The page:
Netflix's Hindi original web series, Sacred Games, directed by Anurag Kashyap and Vikramaditya Motwane and starring Saif Ali Khan, Nawazuddin Siddiqui, and Radhika Apte, released on Friday and has left the Indian audience visibly impressed

For the Indian audience, this is the first time a show has come with an Indian setting, but at par with foreign series. But this is what the foreign media has to say about it: 

The New York Times:

Replicating the constant juggle of styles and voices in “Sacred Games,” a feat stretched out over more than 900 pages in Mr. Chandra’s novel, is a major challenge on screen — despite its verve and visual inventiveness, the series feels muddled and a little wearying at times. (And a lot of cultural and historical references will go over the head of non-Indian viewers.) But as Gaitonde says, his story is like a scorpion — once it stings you, you’re done for.

Read the complete review here

IndieWire:

A majority of this series is people in pursuit of power trading body blows. That’s the backbone of “Sacred Games,” a show that manages to display something massive and sprawling, even without the emotional tether at its center that would add another layer to this bloodshed. It’s a crime epic that wants to consider what the police in a giant city owe to those they serve and the consequences of a cutthroat reputation built on dispatching any challengers at any moment.

Read the complete review here.

Refinery29:

This ambitious series is also an important one. As its first Indian original (several more, including an adaptation of Salman Rushdie's novel Midnight's Children, are in the works) Sacred Games is expanding voices of Southeast Asia to a global audience. It may be "just" television, but it's also pushing forth important representation. TV is going global — and Sacred Games is just one way viewers can expand their worldview.

Read the complete review here. 

Decider:

Sacred Games feels like a show that’s on the verge of excellence but isn’t quite there. Khan and Siddiqui’s performances are solid. Khan turns something as simple as talking on the phone into a high-pressure investigation, and Siddiqui’s Gaitonde is constantly unnerving. It’s also a drama that’s well shot and directed. Some of this first episode’s best scenes could stand toe-to-toe to Narcos.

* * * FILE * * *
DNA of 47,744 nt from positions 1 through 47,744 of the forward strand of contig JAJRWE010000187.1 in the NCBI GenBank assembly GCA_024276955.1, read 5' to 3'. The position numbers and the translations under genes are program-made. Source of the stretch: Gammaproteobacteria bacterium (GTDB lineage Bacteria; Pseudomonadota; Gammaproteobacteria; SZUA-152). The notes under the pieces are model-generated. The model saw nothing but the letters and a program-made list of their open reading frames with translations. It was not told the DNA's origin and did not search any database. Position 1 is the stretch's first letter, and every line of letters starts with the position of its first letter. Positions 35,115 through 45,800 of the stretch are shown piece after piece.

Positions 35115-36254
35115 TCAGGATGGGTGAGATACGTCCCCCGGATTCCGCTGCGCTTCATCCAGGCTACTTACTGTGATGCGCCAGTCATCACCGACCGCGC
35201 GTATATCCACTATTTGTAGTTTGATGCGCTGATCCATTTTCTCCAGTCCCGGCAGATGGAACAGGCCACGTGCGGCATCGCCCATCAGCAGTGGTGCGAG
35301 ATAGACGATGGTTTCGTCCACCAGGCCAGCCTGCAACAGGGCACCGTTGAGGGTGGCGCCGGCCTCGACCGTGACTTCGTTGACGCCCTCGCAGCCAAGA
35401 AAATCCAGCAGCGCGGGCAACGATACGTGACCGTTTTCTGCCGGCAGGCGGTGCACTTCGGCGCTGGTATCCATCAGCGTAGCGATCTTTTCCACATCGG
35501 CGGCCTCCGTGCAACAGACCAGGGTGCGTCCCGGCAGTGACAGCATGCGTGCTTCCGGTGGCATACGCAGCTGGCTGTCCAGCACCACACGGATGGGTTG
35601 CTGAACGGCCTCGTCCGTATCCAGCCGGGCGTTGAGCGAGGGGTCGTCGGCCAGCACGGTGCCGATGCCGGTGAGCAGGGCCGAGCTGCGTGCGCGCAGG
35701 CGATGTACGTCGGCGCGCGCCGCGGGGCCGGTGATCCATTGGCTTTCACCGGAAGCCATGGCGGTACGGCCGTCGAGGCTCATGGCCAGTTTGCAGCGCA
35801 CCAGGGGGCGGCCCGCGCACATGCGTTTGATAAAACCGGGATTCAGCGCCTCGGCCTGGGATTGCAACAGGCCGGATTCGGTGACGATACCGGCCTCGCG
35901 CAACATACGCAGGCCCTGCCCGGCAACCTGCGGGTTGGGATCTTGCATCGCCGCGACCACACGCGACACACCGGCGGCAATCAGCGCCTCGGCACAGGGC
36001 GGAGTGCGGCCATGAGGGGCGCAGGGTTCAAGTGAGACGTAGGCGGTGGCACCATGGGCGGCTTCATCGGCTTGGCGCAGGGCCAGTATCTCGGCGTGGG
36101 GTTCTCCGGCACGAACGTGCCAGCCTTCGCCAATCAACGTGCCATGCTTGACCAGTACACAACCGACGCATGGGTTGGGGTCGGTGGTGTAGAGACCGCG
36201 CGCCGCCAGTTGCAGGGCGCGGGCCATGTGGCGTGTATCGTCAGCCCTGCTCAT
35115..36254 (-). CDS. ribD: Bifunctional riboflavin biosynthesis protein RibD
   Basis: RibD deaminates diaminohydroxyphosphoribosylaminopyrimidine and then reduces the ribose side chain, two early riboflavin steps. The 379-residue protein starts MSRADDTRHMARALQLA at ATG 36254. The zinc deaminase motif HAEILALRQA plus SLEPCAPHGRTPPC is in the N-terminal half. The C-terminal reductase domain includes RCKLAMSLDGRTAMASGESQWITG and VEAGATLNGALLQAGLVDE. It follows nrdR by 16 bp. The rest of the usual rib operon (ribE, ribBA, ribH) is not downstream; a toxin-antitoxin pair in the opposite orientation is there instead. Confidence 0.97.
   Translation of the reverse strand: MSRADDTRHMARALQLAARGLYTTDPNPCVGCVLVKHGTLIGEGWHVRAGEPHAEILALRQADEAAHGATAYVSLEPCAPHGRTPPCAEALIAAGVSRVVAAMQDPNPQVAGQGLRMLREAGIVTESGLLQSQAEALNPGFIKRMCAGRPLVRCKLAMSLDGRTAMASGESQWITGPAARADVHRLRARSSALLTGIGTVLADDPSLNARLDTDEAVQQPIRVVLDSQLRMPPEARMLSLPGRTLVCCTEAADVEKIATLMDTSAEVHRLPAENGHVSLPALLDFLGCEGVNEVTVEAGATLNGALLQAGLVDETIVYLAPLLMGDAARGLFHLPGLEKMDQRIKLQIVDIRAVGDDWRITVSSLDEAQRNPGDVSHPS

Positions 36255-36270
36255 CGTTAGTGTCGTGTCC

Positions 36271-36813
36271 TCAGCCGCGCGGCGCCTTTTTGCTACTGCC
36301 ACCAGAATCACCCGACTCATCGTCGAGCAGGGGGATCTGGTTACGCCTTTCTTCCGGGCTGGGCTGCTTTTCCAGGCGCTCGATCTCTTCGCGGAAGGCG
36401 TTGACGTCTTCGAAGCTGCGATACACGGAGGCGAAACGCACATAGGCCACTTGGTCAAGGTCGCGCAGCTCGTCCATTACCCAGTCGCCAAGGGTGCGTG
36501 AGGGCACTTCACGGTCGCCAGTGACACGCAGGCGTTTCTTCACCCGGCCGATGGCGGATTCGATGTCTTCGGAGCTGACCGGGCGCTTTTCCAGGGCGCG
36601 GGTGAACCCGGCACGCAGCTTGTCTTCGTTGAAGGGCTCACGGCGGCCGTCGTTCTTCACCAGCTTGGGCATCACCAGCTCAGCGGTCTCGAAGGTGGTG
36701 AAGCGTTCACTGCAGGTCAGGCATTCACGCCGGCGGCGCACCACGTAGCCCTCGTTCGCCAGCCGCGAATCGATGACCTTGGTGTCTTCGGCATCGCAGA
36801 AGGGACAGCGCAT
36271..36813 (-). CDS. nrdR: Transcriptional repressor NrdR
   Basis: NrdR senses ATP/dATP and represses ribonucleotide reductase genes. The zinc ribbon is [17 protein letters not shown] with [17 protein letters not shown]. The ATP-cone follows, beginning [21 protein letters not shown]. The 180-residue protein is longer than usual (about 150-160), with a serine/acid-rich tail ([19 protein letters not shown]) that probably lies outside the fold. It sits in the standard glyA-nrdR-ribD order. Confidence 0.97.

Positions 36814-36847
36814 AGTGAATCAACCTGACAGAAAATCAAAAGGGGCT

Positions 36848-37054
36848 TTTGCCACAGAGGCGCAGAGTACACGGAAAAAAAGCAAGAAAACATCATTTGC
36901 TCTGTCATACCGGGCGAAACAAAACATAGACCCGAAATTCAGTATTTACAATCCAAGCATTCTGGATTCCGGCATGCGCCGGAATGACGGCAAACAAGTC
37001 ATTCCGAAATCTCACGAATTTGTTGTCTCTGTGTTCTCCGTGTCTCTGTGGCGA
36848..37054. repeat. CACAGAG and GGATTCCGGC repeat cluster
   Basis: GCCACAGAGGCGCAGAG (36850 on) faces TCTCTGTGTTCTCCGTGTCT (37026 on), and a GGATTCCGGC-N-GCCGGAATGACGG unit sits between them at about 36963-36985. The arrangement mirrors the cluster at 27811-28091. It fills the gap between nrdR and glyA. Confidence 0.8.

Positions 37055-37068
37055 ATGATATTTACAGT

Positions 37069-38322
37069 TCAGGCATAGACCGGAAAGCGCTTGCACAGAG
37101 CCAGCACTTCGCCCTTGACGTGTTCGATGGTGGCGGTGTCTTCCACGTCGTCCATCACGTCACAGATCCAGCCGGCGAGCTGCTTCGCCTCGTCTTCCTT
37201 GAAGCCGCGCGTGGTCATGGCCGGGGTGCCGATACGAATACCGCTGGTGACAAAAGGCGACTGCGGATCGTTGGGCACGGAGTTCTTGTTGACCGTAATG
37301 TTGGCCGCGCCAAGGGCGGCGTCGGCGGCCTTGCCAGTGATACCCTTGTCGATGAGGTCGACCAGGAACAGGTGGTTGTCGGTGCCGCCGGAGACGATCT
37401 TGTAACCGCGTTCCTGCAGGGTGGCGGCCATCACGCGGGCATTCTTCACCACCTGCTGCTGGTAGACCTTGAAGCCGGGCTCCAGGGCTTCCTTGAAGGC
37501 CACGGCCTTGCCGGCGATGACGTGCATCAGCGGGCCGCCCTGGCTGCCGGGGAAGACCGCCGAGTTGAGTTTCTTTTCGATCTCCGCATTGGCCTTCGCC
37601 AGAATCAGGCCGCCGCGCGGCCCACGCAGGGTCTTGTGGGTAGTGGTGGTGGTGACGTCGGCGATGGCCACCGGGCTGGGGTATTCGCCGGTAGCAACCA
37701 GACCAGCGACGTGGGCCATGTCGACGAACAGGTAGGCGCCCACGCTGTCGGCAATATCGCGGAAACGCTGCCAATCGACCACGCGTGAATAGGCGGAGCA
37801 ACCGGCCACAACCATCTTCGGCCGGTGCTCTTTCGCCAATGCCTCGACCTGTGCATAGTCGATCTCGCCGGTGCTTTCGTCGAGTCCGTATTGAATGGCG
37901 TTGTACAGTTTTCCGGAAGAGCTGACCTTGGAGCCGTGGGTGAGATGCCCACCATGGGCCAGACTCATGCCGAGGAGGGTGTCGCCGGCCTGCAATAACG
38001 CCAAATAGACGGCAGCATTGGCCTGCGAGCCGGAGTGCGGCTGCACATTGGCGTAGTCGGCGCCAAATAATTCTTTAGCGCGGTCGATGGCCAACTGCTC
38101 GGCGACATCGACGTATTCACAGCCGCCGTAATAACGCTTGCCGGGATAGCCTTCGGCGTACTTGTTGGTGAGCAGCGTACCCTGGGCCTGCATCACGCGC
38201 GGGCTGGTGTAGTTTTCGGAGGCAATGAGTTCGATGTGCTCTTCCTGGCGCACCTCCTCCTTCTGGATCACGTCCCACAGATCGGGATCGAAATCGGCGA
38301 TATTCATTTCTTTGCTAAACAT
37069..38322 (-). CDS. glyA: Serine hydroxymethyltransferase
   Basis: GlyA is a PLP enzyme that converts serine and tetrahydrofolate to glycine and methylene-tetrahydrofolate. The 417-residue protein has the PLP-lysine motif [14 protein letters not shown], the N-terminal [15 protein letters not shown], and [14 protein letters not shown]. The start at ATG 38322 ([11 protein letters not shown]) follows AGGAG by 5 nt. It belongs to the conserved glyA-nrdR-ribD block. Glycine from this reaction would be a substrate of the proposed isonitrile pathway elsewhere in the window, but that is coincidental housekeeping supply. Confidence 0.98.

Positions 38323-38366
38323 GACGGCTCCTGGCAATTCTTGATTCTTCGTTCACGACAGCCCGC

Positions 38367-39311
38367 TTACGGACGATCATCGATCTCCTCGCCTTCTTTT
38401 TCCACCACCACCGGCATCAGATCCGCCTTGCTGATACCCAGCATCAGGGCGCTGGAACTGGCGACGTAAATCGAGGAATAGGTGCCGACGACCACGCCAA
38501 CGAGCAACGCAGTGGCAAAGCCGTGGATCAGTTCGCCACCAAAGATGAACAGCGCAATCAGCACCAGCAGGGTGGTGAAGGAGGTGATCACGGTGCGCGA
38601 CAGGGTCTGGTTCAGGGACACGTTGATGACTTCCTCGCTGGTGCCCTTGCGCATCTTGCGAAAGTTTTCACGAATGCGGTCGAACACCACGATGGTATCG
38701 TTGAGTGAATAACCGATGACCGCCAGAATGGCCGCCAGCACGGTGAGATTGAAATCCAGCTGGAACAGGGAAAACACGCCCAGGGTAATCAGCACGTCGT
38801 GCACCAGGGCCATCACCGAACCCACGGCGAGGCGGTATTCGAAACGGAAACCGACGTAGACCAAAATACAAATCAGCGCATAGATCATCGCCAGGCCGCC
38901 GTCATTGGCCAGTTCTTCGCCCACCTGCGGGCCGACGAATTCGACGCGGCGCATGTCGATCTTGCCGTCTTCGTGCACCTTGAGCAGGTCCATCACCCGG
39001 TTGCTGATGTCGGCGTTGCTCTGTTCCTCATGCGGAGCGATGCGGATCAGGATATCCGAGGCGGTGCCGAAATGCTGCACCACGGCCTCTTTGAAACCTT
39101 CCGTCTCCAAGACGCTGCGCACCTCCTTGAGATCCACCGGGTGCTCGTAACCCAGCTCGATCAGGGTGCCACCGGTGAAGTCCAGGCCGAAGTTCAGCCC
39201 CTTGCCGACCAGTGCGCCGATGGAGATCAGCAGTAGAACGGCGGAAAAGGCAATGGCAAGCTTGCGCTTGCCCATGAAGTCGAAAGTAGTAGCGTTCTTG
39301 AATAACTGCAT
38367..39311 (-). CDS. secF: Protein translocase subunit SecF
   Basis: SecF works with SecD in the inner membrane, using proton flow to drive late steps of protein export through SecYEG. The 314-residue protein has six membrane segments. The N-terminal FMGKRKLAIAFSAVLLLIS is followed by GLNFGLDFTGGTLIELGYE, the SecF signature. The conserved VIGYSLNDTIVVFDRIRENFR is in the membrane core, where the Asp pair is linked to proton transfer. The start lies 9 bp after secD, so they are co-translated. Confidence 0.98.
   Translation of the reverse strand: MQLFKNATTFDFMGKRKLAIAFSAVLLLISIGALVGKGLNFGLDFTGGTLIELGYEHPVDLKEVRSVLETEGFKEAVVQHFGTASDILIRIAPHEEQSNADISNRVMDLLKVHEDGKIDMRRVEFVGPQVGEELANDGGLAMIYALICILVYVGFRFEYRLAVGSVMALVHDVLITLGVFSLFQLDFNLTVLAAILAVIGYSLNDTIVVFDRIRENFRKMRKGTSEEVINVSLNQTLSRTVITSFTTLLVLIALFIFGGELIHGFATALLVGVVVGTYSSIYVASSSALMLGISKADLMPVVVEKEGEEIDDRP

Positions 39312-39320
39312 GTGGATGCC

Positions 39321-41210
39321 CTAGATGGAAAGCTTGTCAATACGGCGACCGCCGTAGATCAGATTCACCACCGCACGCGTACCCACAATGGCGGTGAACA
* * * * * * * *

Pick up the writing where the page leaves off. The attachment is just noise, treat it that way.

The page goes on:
Read the complete review here

The Hollywood Reporter:

Sacred Games is filled with those aforementioned storytelling quirks that viewers will likely just go with as they are distracted by the enticingly foreign elements that color a familiar story that their brain tries to process, like a simultaneously recognizable but tweaked narrative. Many of Netflix's most popular international series thrive on this slight disconnect — a story that feels familiar, American even, but is told through a lens that lets the other side of the world in.

Read the complete review here

Metro:

With criminal kingpins, authority conspiracies and likeable cop duos, it’s tempting to label Sacred Games as the Indian Narcos – but the first four episodes are more concise and stylishly executed than its Colombian rival. If you’re pining for a fresh, addictive thriller bursting with style, Sacred Games is the perfect excuse to shield from the summer heat.

Read the complete review here.

 The Review Geek:

Sacred Games is likely to be the Indian series that puts the country on the map. We watched Amazon’s Indian Original Breathe a while back and praised that for its great focus on story and technicality but Sacred Games feels like a step up from that. The exquisite cinematography and well-written story is a joy to watch unfold although the almighty cliffhanger at the end of the final episode is one of the only blemishes on an otherwise impressive series. Incredibly violent and featuring some well fleshed out characters, Sacred Games is a surprisingly endearing series and one of the dark horses of the year for sure.

Read the complete review here

Are you still waiting for a reason to watch Sacred Games?

All images from Netflix.